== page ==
candidate and veteran and junior lawmakers, are all attractive in
their own way. But when it comes to their credentials to become the
prime minister, many questions remain. Some have made slips of the
tongue and another reportedly has health problems. One was even
blamed for a major accident. They must first make efforts to dispel
public mistrust and concerns.

Ozawa, whose desire to serve as the prime minister had been
questioned due to his failed attempt to form a grand coalition,
reportedly has made up his mind this time around. Legislators eyeing
to become the country's top leader must have the drive and gutsiness
to continue steering the government under any circumstances.

(4) DPJ Ozawa announces set of basic policies, lacking specifics on
fiscal resources, timing

NIKKEI (Page 3) (Full)
September 9, 2008

Democratic Party of Japan (DPJ) President Ozawa, who was reelected
uncontested for a third term, reiterated his determination to take
over the reins of government from the ruling coalition in a press
conference yesterday. The same day, Ozawa announced a set of
fundamental policies, including measures to reform the pension and
medical systems, as well as to abolish the provisional gasoline tax
rate, under the slogan of giving top priority to the lives of the
people. But the package stops short of explaining how to secure
fiscal resources worth over 18 trillion yen to fund these measures.
It also lacks a timetable for each proposed item to be implemented.

TOKYO 00002474 005 OF 008

At least 18 trillion yen needed

The shadow cabinet in a meeting today will start working out in
earnest a manifesto for the next House of Representatives election,
based on Ozawa's package of basic policies released yesterday. The
basic-policy package will add policies set forth after the House of
Councillors election in July 2007, such as a measure to scrap the
provision gasoline tax rate, to those included in the manifesto for
the July election. A major question is how to secure fiscal
resources to pay for everything.

The Upper House manifesto estimated the necessary amount of fiscal
resources at 15.3 trillion yen. To implement the measures cited in
the basic policies, an additional 3 trillion yen will become needed
unless Ozawa presents spending-cut measures to be able to set off
the revenue loss expected from the abolition of the provisional tax
rates. If the package also includes a fresh measure to give income
support for individual fishermen as an economic stimulus measure,
outlays for policies will expand further.

In the press conference yesterday, Ozawa, asked about how he would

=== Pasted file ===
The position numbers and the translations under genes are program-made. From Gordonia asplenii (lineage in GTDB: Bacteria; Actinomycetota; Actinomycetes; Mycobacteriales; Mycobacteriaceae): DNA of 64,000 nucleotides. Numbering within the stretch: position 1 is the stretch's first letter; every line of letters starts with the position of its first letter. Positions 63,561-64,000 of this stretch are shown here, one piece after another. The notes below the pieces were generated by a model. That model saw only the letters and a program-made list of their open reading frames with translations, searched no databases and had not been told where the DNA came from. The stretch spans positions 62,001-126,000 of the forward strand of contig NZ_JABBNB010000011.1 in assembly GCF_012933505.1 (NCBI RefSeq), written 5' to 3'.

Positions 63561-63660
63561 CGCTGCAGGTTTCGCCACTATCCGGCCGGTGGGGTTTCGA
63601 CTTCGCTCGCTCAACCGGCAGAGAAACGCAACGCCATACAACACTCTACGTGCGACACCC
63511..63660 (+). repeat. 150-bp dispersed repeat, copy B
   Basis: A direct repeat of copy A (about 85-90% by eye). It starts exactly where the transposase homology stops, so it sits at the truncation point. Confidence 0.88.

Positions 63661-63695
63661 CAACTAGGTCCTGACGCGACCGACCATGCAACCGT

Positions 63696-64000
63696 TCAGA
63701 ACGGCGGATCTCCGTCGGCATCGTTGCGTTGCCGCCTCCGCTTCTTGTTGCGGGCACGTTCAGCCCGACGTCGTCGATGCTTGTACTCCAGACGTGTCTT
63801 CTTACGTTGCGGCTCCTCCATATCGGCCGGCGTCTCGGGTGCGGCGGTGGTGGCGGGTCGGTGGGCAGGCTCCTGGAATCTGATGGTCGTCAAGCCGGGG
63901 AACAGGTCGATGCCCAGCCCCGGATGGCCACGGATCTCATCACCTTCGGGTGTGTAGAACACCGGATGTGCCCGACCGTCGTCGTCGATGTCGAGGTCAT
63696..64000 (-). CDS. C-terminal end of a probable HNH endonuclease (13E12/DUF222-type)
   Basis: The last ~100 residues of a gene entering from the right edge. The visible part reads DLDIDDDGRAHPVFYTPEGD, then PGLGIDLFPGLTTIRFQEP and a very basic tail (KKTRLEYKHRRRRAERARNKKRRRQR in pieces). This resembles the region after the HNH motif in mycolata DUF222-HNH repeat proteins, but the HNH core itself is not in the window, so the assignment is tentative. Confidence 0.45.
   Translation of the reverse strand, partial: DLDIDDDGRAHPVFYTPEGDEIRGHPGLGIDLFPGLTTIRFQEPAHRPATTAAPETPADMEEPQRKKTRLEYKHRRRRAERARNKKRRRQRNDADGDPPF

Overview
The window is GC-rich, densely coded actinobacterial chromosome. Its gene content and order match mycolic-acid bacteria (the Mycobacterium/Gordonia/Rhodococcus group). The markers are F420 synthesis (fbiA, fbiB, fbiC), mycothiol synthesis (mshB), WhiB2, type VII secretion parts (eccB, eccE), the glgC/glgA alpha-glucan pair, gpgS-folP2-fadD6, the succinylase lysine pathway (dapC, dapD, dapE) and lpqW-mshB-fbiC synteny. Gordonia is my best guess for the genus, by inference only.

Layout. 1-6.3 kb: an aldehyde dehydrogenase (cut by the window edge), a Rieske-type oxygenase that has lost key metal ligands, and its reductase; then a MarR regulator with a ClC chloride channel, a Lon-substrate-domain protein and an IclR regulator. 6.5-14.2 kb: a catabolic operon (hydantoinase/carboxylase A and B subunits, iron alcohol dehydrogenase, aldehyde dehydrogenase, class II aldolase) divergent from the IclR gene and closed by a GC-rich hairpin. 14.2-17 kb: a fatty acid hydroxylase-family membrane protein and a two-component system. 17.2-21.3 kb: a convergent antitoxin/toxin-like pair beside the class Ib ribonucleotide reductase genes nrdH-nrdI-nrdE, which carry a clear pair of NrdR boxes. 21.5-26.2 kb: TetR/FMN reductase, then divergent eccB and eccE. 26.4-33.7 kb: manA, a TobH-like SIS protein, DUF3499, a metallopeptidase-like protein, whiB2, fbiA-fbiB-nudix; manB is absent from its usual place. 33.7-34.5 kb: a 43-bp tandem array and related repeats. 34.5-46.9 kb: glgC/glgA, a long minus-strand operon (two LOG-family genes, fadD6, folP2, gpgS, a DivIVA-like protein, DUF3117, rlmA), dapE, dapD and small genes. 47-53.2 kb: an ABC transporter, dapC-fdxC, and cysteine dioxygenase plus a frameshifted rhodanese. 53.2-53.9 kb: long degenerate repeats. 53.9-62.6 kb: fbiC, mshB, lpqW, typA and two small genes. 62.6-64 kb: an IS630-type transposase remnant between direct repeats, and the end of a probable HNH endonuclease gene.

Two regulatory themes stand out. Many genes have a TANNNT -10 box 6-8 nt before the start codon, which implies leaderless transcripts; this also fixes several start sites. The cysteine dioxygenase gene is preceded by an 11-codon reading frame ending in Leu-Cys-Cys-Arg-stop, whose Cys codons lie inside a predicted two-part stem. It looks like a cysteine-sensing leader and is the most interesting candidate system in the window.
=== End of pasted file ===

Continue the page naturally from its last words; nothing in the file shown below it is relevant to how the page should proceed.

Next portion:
secure fiscal resources, said in disgust: "Saying that there are no
fiscal resources is exactly what bureaucrats often say. If politics
and administration are fully examined, satisfactory fiscal resources
can be squeezed out." Ozawa has insisted that if wasteful outlays
are reduced, it will be possible to secure enough fiscal resources.
He said that he would slash useless spending specifically by: (1)
dismantling special corporations and special accounts in principle;
(2) discontinuing subsidies but granting fiscal resources to local
governments in a package; and (3) completely abolishing the
amakudari practice (government officials finding lucrative jobs in
private corporations after retirement).

The package makes no reference to the government's plan to return
the national and local governments' primary balance into the black
by fiscal 2011, although it was incorporated in the Upper House
manifesto. Debates on fiscal resources will significantly change,
depending on whether to maintain the plan or not, so attention is
likely to be paid to how the party will treat this issue.

On global warming and security policies, Ozawa has left some parts
ambiguous. The party's taskforce has recommended introducing a
global warming countermeasure tax, but the package notes nothing
about this measure. On the security area, in which views are split
over whether to send Self-Defense Force troops overseas, the package
just notes: "SDF troops should proactively participate in UN
peacekeeping operations."

The party is expected to discuss the issues left vague in the
process of drawing up a manifesto for the Lower House election, but
coordination in the party may face rough going.

Dependence on cuts in special accounts overly easy-going

On Ozawa's call for stopping wasteful spending, the dominant view
among economists and experts is that Ozawa's explanations lack

For instance, he promised to abolish the National Debt Consolidation
Fund Special Account, but it does not mean that the funds to redeem
national bonds will become unnecessary. On the National Pension
Special Account, as well, many observers say that it is too

TOKYO 00002474 006 OF 008

easy-going to think that fiscal resources will be secured if the
account is completely abolished. To avoid useless spending,
reviewing the pension system itself is indispensable.

The total amount of expenditures in the special accounts reaches
approximately 178 trillion yen. Ozawa pointed out: "About 10
trillion yen has been earmarked for unnecessary items. Money has
also been disbursed from the general account (to special accounts)
in various forms."

To be sure, an abolition of special accounts will lead to shrinking